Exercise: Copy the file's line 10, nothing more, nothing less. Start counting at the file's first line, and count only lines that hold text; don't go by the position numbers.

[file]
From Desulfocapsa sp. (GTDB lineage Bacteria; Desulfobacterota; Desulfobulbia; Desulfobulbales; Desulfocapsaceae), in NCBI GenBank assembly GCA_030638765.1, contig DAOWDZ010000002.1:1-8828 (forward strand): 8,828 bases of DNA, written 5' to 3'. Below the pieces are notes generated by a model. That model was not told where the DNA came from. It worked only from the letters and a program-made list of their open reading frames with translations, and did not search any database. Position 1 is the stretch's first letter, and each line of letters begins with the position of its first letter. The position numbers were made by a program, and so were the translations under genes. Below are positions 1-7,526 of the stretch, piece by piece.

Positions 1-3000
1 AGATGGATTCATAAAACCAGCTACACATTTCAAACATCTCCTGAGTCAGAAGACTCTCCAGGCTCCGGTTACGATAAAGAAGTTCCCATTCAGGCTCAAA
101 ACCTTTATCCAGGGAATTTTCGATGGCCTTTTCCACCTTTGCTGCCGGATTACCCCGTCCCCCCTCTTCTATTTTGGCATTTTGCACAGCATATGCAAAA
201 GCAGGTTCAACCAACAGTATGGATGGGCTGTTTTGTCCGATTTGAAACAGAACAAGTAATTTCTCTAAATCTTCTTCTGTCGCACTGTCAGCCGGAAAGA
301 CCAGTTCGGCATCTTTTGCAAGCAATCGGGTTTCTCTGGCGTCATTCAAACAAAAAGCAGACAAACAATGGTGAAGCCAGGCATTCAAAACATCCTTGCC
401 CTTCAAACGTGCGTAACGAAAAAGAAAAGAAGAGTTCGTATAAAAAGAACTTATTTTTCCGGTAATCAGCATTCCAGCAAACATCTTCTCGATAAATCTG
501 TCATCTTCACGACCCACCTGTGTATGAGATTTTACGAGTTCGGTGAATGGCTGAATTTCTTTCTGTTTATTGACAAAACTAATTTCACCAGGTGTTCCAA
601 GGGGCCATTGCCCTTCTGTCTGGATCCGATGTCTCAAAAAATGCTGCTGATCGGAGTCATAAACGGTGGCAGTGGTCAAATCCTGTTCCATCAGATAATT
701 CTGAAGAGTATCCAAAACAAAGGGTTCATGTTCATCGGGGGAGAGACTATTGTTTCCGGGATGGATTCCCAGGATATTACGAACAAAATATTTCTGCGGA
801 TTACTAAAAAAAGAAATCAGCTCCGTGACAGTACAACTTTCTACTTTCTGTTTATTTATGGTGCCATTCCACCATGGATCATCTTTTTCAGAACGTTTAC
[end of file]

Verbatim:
701 CTGAAGAGTATCCAAAACAAAGGGTTCATGTTCATCGGGGGAGAGACTATTGTTTCCGGGATGGATTCCCAGGATATTACGAACAAAATATTTCTGCGGA